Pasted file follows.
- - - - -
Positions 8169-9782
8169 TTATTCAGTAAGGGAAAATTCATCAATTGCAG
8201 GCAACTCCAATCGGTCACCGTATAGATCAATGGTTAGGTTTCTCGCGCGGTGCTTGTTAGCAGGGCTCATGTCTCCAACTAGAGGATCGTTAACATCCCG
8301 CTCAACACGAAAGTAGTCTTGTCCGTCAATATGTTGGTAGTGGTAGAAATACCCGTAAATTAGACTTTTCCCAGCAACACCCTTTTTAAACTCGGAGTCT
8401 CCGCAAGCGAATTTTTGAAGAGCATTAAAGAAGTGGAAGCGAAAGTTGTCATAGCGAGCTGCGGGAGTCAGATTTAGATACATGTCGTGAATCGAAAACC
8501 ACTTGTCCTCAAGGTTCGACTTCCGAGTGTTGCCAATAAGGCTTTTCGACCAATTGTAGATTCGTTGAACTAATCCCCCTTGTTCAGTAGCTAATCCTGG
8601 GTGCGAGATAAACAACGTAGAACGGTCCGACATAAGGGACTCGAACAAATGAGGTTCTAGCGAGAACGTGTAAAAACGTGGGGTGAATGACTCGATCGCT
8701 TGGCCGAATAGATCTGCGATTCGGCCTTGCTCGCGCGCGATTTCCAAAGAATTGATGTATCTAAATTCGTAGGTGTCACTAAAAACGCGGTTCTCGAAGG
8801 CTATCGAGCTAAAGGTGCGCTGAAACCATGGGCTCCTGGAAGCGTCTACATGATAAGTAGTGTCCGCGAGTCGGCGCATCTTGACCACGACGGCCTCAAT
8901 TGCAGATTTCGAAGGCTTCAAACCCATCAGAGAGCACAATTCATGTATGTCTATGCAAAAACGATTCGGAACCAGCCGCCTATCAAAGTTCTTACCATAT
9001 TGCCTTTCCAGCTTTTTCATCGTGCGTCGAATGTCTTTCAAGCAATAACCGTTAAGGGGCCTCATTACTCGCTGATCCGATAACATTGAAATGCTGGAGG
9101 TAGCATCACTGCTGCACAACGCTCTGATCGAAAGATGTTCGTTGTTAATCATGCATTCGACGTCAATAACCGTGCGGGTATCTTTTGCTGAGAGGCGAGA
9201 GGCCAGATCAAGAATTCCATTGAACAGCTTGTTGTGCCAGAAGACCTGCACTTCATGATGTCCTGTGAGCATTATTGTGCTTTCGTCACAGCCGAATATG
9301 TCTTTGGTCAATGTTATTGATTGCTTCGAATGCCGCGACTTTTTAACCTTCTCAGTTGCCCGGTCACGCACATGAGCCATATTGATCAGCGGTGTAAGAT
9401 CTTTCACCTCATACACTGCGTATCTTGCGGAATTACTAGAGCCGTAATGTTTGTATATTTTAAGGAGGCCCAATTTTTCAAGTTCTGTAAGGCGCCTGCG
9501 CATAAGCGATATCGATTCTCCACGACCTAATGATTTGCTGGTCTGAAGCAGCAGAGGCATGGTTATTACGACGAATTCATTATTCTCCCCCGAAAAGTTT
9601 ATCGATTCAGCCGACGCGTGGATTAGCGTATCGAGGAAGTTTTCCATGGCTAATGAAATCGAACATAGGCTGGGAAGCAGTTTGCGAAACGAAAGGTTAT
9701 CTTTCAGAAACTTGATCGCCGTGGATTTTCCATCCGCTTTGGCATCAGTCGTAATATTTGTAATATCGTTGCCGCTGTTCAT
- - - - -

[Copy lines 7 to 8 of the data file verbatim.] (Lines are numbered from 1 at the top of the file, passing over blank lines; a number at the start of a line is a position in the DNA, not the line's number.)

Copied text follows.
8601 GTGCGAGATAAACAACGTAGAACGGTCCGACATAAGGGACTCGAACAAATGAGGTTCTAGCGAGAACGTGTAAAAACGTGGGGTGAATGACTCGATCGCT
8701 TGGCCGAATAGATCTGCGATTCGGCCTTGCTCGCGCGCGATTTCCAAAGAATTGATGTATCTAAATTCGTAGGTGTCACTAAAAACGCGGTTCTCGAAGG